The much anticipated address by President Muhammadu Buhari took place on Monday, with Mr. Buhari again failing the integrity test, after he returned from a 104 days second medical vacation to the United Kingdom.
Contrary to the expectation of millions of Nigerians, who massively voted him to power in 2015, he failed again to show integrity by disclosing the sickness he was diagnosed with that kept him again away from the job he was elected to do for over 100 days.
This was important so that Nigerians could form an opinion if he is still a fit and proper person to bring about the change they voted for. As a public figure, burdened with the dreams and aspirations of millions of Nigerians, disclosing his health status was a simple duty he owed them. Moreso, when he coasted to power on a promise of transparency.
Instead of doing the right thing first, Mr. Buhari tried to cover up by talking tough, warning those trying to foment trouble in the country that Nigerian’s unity not negotiable.
He declared that Nigerians have the right to live and do business in any part of the country without let or hindrance.
In a national broadcast on Monday morning, President Buhari said the country was better staying together.
He ordered security agencies to step up the fight against insurgency, so that the gains of the past 18 months will not be lost.
Mr. Buhari urged Nigerians to play down on petty differences and come together to face economic, security, environmental and other challenges facing the country.
President Buhari’s speech reads: “I am very grateful to God and to all Nigerians for their prayers. I am pleased to be back on home soil among my brothers and sisters.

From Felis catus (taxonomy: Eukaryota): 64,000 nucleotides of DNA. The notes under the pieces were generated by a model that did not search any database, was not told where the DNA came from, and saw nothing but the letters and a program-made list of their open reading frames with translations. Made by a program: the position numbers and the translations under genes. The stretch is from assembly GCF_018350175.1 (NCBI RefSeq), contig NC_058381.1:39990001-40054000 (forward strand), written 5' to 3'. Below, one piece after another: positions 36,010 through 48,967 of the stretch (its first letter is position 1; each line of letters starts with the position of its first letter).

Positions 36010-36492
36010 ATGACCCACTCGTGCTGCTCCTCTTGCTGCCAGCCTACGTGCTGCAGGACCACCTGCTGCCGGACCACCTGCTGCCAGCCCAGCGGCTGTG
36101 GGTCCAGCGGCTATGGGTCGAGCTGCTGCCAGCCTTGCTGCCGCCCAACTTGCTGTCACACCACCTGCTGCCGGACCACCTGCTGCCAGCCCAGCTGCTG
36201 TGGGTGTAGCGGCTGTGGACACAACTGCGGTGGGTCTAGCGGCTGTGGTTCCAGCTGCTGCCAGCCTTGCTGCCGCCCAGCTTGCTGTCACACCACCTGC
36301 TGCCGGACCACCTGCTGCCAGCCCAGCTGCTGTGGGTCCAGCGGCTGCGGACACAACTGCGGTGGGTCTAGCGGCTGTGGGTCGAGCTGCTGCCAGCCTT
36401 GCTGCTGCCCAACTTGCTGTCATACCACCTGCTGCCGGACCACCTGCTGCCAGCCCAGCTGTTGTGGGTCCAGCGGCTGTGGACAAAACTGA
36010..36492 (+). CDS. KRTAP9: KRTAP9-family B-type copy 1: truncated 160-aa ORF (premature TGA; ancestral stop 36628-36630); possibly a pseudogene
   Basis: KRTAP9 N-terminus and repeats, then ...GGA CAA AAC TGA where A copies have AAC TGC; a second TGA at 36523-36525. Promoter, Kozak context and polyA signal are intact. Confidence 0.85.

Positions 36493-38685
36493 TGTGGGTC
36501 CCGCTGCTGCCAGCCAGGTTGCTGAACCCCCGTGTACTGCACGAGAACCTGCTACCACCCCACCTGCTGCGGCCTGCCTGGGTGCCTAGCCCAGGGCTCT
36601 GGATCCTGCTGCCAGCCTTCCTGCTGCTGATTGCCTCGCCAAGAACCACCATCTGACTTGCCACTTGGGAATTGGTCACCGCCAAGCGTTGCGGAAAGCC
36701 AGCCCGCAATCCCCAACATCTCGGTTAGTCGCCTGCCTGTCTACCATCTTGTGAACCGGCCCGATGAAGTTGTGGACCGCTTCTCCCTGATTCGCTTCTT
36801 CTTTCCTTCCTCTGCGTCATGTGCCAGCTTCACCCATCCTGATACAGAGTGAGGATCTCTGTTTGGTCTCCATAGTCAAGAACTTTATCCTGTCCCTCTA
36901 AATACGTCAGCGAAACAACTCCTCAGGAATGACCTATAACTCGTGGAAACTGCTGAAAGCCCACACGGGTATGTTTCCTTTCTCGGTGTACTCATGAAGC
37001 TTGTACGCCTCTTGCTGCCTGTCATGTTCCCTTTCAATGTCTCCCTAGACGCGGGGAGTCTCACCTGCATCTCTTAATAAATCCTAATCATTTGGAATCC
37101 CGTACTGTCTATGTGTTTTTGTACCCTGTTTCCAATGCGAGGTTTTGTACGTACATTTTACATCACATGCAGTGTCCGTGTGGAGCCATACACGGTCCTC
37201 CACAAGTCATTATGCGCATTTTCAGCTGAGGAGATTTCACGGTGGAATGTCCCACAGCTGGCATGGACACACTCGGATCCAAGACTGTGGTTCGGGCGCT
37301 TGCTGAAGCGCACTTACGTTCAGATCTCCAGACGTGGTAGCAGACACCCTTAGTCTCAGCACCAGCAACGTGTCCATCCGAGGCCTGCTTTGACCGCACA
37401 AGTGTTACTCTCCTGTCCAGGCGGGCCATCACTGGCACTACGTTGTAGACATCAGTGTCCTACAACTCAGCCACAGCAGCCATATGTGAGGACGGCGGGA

“In the course of my stay in the United Kingdom, I have been kept in daily touch with events at home. Nigerians are robust and lively in discussing their affairs, but I was distressed to notice that some of the comments, especially in the social media have crossed our national red lines by daring to question our collective existence as a nation. This is a step too far.
“In 2003, after I joined partisan politics, the late Chief Emeka Ojukwu came and stayed as my guest in my hometown, Daura. Over two days, we discussed in great depth till late into the night and analysed the problems of Nigeria. We both came to the conclusion that the country must remain one and united.
“Nigeria’s unity is settled and not negotiable. We shall not allow irresponsible elements to start trouble and when things get bad they run away and saddle others with the responsibility of bringing back order, if necessary with their blood.
“Every Nigerian has the right to live and pursue his business anywhere in Nigeria without let or hindrance. I believe the very vast majority of Nigerians share this view.
“This is not to deny that there are legitimate concerns. Every group has a grievance. But the beauty and attraction of a federation is that it allows different groups to air their grievances and work out a mode of co-existence.
“The National Assembly and the National Council of State are the legitimate and appropriate bodies for national discourse.
“The national consensus is that, it is better to live together than to live apart.
“Furthermore, I am charging the security agencies not to let the successes achieved in the last 18 months be a sign to relax. Terrorists and criminals must be fought and destroyed relentlessly so that the majority of us can live in peace and safety. Therefore, we are going to reinforce and reinvigorate the fight not only against elements of Boko Haram, which are attempting a new series of attacks on soft targets; kidnappings, farmers versus herdsmen clashes; in addition to ethnic violence fuelled by political mischief makers. We shall tackle them all.
“Finally, dear Nigerians, our collective interest now is to eschew petty differences and come together to face common challenges of economic security, political evolution and integration as well as lasting peace among all Nigerians.
“I remain resolutely committed to ensuring that these goals are achieved and maintained. I am so glad to be home.”